"From Molecules to Fruiting Bodies: Bridging Scales in Biological Collective Behavior"
This event is part of the Physics Department Colloquia Series.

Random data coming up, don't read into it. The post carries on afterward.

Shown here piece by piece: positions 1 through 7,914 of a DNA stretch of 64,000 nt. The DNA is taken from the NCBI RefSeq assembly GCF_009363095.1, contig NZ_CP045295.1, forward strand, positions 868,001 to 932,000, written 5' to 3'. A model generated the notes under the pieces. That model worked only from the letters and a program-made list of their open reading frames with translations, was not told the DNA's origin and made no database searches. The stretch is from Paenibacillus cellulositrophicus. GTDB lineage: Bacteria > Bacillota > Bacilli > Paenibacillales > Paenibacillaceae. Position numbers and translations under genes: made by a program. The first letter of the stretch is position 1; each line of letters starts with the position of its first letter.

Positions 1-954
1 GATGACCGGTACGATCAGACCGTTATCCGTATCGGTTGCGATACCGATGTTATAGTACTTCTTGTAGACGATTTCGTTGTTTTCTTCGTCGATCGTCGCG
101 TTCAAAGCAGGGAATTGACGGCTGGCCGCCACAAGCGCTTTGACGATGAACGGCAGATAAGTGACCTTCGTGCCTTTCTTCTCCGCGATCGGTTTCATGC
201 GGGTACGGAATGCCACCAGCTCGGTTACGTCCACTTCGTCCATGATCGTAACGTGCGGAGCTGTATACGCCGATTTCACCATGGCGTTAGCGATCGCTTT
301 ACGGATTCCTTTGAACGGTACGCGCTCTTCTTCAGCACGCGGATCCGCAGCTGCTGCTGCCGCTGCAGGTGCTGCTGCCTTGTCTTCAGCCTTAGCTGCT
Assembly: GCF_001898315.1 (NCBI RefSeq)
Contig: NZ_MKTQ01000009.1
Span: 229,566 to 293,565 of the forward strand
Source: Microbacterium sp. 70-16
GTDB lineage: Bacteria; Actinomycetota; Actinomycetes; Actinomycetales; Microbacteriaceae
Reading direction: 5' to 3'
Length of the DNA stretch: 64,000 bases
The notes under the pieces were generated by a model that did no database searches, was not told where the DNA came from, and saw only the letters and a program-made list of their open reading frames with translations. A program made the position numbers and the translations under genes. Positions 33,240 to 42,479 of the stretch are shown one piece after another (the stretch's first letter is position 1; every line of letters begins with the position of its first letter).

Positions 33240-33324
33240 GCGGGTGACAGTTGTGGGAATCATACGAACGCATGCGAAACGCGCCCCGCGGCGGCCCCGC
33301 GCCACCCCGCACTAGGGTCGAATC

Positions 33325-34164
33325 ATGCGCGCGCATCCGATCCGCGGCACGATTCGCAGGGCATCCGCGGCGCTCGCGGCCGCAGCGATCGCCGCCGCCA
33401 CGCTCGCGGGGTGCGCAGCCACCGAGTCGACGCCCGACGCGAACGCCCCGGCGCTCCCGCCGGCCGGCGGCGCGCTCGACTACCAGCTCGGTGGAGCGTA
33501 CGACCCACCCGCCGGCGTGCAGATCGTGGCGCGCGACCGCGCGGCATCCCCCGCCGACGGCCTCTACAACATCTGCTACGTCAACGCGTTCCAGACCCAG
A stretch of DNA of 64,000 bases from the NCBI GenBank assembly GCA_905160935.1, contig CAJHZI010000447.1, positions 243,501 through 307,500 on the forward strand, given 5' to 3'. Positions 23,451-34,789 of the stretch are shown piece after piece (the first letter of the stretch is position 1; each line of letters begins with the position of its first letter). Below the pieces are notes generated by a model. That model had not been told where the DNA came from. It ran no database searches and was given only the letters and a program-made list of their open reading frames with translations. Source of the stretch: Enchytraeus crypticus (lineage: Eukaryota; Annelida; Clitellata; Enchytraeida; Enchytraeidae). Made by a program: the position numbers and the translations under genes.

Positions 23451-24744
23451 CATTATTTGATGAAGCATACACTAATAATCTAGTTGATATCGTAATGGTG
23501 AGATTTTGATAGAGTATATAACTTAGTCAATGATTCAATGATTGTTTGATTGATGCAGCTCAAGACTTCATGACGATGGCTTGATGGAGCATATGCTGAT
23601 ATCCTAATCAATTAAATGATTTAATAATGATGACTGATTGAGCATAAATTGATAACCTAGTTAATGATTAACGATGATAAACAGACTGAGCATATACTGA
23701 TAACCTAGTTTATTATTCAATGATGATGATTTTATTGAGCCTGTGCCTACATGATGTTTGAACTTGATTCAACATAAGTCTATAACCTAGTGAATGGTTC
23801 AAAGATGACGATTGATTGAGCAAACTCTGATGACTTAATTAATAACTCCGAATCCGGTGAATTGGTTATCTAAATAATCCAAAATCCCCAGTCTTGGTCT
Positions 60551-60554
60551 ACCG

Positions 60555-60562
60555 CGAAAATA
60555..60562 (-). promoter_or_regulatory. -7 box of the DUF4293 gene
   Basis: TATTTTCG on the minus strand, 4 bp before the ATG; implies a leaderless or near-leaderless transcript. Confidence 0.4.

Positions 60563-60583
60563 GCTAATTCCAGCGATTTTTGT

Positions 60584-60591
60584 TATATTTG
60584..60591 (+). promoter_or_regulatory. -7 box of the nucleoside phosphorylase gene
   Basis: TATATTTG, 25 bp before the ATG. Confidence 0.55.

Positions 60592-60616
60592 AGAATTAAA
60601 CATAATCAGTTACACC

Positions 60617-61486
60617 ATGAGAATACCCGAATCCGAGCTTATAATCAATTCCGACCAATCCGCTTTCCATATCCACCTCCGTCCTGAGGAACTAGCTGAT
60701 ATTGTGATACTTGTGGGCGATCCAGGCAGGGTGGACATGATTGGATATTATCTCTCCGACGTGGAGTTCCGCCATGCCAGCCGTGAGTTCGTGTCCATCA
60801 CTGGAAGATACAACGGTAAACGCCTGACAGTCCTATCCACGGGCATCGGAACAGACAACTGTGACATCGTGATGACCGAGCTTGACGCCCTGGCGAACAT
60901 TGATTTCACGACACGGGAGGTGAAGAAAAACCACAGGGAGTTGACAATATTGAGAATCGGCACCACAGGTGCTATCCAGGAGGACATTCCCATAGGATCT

Coordinated collective behavior is a common feature of a diverse range of biological systems, including multicellular systems such as bacterial biofilms, cancer tumors, and healing wounds. These population-wide behaviors are controlled by cell-to-cell communication, which is coordinated by complex molecular networks residing within individual cells. One of the most striking examples of these behaviors is the transition from an independent, single-celled state to a multicellular aggregate fruiting body in the eukaryotic social amoeba Dictyostelium discoideum. This talk will focus on new experimental approaches for directly observing and using light to spatially control the production of the key signaling molecule used for cell-to-cell communication that mediates this transition. Combining these experimental approaches with mathematical models permits us to connect the dynamics of signaling molecules inside single cells to the population-wide phenomena they control, laying the groundwork for identifying common principles of how collective cellular behavior arises in nature.